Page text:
The Family Invades Greece (and drinks all their wine)
Day One to Three
This year, for the family vacation, Jamie had planned a two week extravaganza in Greece and invited her parents, her brother, and her brother’s girlfriend. In the agenda was a week in the Greek Islands, a few days on the Peloponnesian Peninsula, and a few final days in Athens. Good times.
Brother Sparky and girlfriend KTown arrived in London a week early and enjoyed the sights and pints on offer. Mom and Dad arrived very early on Friday morning and managed to navigate their way on the tube from Heathrow out to east Greenwich, and despite a bit of a mixup on the final train, made it in relatively good spirits. We enjoyed a fairly late night catching up and went to bed far too late, considering the car service was meant to pick us up at the unwholesome hour of 4am.
We all managed to get up in time and got to Heathrow terminal 5 without any unforeseen incidents. Our BA flight to Athens was on time and we had amazingly good service on board, even by BA standards which are generally already quite high. Athens airport is a bit hectic, but we found a bank machine to get some cash, found the place to buy tickets for the fast ferry to Naxos without much hassle, and even found the X96 bus to take us to Piraeus (where the port is).
The bus was flipping HOT, and we made it to the docks far too early to actually get on the ferry. KTown did a quick recce and found a local restaurant to have lunch in, so we all wheeled our suitcases through the local streets to “The Good Baker” – a restaurant a block up from the main road. I wasn’t expecting much and was therefore quite surprised by the quality and more the quantity of food received. We had what appeared to be authentic Greek dishes (meatballs in tomato sauce, rooster in sauce, grilled chicken, sardines, etc) which were actually unlike anything I’ve ever had in “Greek” restaurants before – a good sign, as I thought I didn’t like Greek food and wasn’t really looking forward to it.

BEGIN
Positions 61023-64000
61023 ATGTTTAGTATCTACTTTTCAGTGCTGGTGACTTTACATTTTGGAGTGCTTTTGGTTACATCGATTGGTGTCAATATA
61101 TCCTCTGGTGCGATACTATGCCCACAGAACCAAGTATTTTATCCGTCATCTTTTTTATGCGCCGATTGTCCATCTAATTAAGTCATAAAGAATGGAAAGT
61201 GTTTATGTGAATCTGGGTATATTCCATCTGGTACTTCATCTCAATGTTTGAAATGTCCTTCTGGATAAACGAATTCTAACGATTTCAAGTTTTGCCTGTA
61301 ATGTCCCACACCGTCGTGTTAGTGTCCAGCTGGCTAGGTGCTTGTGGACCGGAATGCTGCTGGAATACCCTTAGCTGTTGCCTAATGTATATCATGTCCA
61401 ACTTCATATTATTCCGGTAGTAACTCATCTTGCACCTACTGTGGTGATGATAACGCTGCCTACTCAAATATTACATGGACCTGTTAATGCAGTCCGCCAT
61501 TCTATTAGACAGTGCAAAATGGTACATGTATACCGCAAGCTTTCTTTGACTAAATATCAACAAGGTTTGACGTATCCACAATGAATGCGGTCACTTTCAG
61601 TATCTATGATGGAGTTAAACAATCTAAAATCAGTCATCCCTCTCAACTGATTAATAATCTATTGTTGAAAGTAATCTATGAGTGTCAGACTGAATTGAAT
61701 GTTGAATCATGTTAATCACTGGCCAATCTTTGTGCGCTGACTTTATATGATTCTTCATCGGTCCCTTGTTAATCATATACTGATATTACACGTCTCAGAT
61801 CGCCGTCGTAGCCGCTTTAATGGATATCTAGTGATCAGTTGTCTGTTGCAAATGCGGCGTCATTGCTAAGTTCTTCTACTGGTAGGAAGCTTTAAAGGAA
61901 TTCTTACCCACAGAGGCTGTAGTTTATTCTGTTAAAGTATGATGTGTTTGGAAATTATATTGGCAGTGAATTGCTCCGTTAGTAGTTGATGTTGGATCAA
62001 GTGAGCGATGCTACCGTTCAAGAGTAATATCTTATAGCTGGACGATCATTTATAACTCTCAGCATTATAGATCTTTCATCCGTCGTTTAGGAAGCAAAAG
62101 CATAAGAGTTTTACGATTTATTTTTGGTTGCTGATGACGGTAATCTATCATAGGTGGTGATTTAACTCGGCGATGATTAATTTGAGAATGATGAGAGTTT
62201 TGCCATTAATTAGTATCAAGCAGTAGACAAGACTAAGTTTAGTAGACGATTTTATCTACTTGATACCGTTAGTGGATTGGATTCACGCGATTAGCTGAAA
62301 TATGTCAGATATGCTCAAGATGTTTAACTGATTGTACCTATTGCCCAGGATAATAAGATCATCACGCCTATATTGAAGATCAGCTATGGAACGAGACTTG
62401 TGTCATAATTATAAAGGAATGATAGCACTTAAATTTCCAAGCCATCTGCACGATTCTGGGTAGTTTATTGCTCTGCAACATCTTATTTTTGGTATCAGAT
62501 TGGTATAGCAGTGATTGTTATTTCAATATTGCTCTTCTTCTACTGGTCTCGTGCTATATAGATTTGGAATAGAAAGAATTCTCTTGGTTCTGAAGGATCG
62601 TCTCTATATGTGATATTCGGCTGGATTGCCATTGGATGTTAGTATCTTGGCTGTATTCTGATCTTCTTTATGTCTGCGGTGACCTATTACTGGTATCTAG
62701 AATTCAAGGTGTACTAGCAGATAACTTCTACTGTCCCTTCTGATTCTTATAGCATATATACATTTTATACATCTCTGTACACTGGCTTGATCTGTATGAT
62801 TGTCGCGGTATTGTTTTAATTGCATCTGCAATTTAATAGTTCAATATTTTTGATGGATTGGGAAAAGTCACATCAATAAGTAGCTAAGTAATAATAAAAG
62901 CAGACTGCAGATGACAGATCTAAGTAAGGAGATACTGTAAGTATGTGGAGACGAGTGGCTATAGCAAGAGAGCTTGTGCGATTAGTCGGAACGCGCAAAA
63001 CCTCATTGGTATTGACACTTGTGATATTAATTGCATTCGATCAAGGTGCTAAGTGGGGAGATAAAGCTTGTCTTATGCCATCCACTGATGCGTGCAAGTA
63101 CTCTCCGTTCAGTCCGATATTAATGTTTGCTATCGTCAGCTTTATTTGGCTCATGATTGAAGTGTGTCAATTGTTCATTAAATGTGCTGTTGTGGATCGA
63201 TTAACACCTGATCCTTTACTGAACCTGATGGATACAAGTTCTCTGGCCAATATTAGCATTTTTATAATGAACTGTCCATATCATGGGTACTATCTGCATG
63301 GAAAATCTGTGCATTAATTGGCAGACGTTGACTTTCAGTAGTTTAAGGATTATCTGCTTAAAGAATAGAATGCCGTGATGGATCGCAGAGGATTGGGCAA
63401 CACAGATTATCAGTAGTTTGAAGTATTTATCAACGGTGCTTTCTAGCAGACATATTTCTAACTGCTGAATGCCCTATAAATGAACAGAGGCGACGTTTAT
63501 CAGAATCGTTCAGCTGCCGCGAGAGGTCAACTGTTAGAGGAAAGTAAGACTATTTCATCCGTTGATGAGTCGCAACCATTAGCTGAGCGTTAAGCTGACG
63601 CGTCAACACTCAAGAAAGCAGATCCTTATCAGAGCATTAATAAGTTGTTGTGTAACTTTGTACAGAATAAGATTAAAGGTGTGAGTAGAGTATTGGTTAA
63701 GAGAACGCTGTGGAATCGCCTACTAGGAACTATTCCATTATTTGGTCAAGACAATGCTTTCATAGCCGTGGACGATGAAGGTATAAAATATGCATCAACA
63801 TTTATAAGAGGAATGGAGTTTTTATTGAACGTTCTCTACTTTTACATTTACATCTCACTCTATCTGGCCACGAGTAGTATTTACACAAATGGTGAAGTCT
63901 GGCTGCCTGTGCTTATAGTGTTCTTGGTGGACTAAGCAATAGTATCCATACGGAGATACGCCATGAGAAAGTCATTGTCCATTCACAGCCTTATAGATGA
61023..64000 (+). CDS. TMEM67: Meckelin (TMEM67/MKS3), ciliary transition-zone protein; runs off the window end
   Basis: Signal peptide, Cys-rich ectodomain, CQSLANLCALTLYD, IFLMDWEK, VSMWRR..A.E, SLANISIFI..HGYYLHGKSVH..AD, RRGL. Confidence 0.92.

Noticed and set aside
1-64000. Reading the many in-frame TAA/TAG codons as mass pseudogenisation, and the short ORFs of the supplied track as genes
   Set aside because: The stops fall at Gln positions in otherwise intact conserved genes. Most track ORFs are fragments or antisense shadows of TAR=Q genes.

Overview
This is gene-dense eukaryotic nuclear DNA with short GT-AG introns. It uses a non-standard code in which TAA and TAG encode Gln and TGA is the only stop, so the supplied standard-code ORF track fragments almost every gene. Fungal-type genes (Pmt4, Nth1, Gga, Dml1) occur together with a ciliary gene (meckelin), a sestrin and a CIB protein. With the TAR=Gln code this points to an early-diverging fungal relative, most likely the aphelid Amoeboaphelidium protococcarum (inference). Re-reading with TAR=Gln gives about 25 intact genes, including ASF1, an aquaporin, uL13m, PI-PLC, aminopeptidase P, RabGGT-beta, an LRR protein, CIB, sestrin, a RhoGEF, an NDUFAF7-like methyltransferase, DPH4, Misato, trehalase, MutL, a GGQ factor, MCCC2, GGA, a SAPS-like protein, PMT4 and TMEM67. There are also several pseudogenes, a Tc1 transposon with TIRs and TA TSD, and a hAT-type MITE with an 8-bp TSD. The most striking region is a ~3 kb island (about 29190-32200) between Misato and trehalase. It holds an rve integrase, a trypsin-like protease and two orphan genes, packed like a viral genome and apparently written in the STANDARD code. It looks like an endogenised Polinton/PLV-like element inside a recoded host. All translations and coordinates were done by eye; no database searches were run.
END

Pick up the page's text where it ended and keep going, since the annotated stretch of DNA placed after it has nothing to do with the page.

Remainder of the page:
Absolutely stuffed and very pleased with ourselves, we found our way through the blistering heat (okay, it was only about 35 degrees Celsius, but after a London summer, that’s pretty freaking hot) to the big catamaran ferry to take us to Naxos. Despite the pre-assigned seating, we all managed to end up at a big table for six (a very nice lady who had one of those assigned seats agreed to sit somewhere else so that we could all stay together).
We were very glad we made that ferry – the fast cat takes about 4 hours to get to Naxos, evidently the slower car-carrying ferry that was the option takes about 8 hours. It didn’t seem like it was going that fast, but it must’ve been flying!
As with all ferry rides, it was somewhat boring. We entertained ourselves with a game of scrabble (with Sparky and KTown dominated – damn two letter words that I wouldn’t normally allow but evidently are in the dictionary, such as “re” and “hu”…). There was some translation panic when an announcement came on towards the end of the voyage announcing that we were at Paros and everybody had to leave the boat, but it turns out everybody referred specifically to those going to Paros, not those continuing on to Naxos.
The walk from Naxos harbour to the hotel was a bit longer than we expected, however we only had to stop and ask for directions once, which was a bit of an achievement I think. We got to the hotel and checked in to what has turned out to be a little bit of paradise. Our room is a good sized double with a little kitchenette, a couchal area, and two twin beds. Plus a big covered balcony overlooking the pool, and a nice view over the hotel across the way to the sea. Not bad at all. Sparky and KTown’s and the parents-in-laws rooms are almost exactly the same, but not quite the quality of deck (although the inlaws have a giant deck out back, perfect for group sitting and card playing).
We had all napped at various points both on the flight and the ferry, however I think everyone was a bit tired. We walked up the road and found a likely looking place for dinner called The Oasis. It was excellent – two for two on meals so far in Greece. We started late for us (10pm), however it seemed that no one was surprised to see us at that hour – evidently life is on a different schedule here than at home in London.